As a protestant, I'm ashamed to say that I have never heard about St. Patrick in church. Maybe somewhere he was discussed, however, I don't remember learning about him in church in the 30+ years I've been a Christian. I researched him on my own when my son was younger. So, I am familiar with his life. However, today, I decided to revisit his story because St. Patrick's Day is this month. So, who was Saint Patrick anyway? A brief biography follows.

St. Patrick was a Christian missionary who lived in the late 4th-Early 5th Century.

He is considered the “Patron Saint” of Ireland. In the strictest sense, a “Patron Saint” is someone who is supposed to be a heavenly guide or protector of a particular group of people and/or a particular geographic region. In this case, Ireland.

Perhaps this is why the Protestant church is hesitant to discuss him as we don't believe in praying to saints. However, you don't have to pray to Patrick to genuinely appreciate him and what he represented. If you read his “Confessions,” which are his own words, you will find that he was a very humble man who did not consider himself anywhere near holy. Also, he spoke straight out of the Bible.

As a role model, Patrick is a good example of how a Christian (true believer) should view himself.  His words remind us of how a true believer should trust in and rely on God as our source of strength and comfort.

When Patrick was 16 years old, he was kidnapped by pirates from his home in Great Britain.

He was taken as a slave to Ireland where he took care of animals. In his confessions Patrick discusses how he believed he was being corrected by God when he was kidnapped and that the Lord used the experiences of hunger and deprivation as a means to bring him to knowledge of the true God.

Patrick had a dream during the six-year period before he escaped and returned to his home in Great Britain. In the dream, God spoke to Patrick and he was converted. He states that before this experience, he had heard of the truths and laws, but did not apply them to himself. His conversion opened his eyes to his own sinfulness and need for God.

Patrick Heads Back to His Hometown

While working with the animals in Ireland, Patrick had a dream.  In the dream, God revealed to him that he would be going back home on a ship. And that’s just what happened. He escaped and found the ship. However, at first, the crew of the ship wouldn’t allow him to board. As a result, Patrick went to where he was staying and prayed. A short time later, the crew came looking for him and said he could come along with them on the ship.

While on the voyage home, part of which was on land, he and his comrades were starving and losing faith. Patrick prayed to God and, shortly thereafter, they came upon a herd of pigs. Patrick saw this as an answer to prayer and as an opportunity to witness to the people he was travelling with. The meat from the pigs sustained them, along with wild honey, until they arrived at their destination. Patrick states in his “Confession” that he did not eat the wild honey.

Patrick's Spiritual Battle

Patrick discusses that during this trip, while sleeping one night, Satan attacked him and he had a giant boulder on top of him. Apparently, he overcame this, though it is not clear exactly how, because he made it home in one piece.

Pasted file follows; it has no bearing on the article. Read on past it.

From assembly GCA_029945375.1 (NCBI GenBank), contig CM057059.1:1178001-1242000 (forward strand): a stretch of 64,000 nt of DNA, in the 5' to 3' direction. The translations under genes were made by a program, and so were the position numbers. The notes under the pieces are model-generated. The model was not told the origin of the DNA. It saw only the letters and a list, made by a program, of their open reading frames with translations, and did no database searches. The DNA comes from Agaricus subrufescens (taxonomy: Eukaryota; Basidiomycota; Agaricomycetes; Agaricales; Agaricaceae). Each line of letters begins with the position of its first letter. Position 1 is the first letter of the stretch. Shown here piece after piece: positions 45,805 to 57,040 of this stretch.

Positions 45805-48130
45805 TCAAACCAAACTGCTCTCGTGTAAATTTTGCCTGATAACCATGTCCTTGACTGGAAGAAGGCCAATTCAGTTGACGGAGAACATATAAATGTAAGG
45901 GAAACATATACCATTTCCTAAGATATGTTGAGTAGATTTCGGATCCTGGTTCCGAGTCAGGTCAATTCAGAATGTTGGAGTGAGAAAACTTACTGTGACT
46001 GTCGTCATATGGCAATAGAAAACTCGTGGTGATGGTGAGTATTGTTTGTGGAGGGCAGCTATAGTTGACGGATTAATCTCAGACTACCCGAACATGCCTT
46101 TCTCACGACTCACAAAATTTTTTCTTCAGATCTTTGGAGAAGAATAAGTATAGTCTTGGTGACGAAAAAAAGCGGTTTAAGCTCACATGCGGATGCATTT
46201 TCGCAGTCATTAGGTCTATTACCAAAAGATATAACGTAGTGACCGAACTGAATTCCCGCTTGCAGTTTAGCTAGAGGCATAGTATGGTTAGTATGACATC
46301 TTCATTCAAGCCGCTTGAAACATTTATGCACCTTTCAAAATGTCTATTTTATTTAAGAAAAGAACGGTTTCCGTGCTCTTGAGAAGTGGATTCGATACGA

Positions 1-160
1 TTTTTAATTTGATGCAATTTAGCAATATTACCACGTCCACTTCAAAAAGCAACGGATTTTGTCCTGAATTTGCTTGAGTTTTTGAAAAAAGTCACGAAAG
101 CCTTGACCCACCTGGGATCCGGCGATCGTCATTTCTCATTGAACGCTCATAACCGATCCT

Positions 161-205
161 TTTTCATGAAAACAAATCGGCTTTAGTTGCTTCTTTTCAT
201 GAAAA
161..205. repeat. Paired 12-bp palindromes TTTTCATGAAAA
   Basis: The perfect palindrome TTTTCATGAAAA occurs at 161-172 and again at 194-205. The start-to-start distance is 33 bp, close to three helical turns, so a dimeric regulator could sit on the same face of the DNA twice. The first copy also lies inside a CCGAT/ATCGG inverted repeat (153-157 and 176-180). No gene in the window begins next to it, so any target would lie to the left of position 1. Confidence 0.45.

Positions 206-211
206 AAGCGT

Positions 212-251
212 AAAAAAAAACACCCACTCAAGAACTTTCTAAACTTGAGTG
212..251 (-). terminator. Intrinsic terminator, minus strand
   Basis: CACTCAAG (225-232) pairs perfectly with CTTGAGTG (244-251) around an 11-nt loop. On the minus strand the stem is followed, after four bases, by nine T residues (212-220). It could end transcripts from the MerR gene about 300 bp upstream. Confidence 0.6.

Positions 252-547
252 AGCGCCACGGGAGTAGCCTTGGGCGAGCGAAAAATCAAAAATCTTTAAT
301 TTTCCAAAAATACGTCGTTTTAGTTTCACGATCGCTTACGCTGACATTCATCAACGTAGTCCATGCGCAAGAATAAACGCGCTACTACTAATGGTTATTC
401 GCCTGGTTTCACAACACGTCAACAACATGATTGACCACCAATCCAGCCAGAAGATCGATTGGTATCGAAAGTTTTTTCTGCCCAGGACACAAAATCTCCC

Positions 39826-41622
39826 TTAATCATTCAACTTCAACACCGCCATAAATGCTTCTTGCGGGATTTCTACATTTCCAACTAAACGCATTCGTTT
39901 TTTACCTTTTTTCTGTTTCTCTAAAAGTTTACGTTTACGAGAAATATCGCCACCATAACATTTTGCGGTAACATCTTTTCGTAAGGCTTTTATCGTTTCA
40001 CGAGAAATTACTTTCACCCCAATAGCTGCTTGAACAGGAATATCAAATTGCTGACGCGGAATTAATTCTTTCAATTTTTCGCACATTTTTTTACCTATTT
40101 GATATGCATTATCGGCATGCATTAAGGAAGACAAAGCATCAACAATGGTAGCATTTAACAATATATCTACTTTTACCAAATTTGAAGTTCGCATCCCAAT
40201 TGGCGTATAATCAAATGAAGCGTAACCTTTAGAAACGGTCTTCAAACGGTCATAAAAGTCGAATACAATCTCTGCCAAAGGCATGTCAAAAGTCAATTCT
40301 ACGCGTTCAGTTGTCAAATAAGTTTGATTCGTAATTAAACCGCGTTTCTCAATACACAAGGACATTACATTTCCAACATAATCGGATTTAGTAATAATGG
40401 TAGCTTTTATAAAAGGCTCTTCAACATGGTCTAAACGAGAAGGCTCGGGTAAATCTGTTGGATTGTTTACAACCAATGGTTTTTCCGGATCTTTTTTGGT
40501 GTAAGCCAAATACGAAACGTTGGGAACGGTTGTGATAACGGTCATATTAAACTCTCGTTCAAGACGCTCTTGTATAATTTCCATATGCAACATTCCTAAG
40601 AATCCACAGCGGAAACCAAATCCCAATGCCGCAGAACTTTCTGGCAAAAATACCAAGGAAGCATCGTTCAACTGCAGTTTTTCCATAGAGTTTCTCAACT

When he returned to his home, his parents were so happy to see him that they begged him to never leave again. However, he felt led by God to return to Ireland to witness to the people who did not know the true God.

He did not immediately leave, and according to his “Confession,” sometime later he was accused of a sin that he had previously committed before becoming a Christian. He states that he had already confessed to this sin before being accused, and that he did not understand why the person he confessed to shared the information with others in the church.

Regardless of why, Patrick believed that this was the method God used to correct him to push him to do what he had been called to do: “Go to Ireland and preach the gospel.” Many people became Christians because of Patrick’s missionary work in Ireland.

Was St. Patrick a Christian Martyr?

Patrick was not martyred in the traditional sense. That is, he was not executed. However, based on his “Confession,” he was persecuted by the leadership of the church in Britain, probably because they were offended by his pointed discussions of our sinfulness and need for repentance.

Very similar to the Pharisees in Jesus’ day, the leadership was offended by him and wanted to shut him up by accusing him of sin in order to delegitimize him. God used this persecution to send Patrick where He wanted him to go: Ireland. (Matthew 15:12)

The Legend of the Shamrock

While in Ireland, Patrick followed God’s leading and “drove out the snakes” (snake is symbolic of Satan). The Legend of the Shamrock, which is often connected with the driving out of snakes, refers to the 3-leaf clover, which Patrick used to represent the 3 persons of the Holy Trinity. The “driving out of snakes” and the “the shamrock” are often connected in stories.

It is not clear how Patrick died, but many sources say he died around 461 AD.

In addition to this short article, I have created a fun “Who was St. Patrick” Activity Pack for your kids.

Click here to grab it.

I included the delicious recipes we created for “Kid-Friendly Reuben Sandwiches and Baked Sweet Potato Fries as well.” So don't miss out!

See also:

Who was Nicholas of Myra? Activity Pack

St. Patrick's Day Recipe Cards

Venturing with God to Congo – A Missionary Story

Religious Freedom and the Church

Free “Wings of Fire” Novel Study Guide

10 Surprising Facts about St. Valentine


The Confession of St. Patrick

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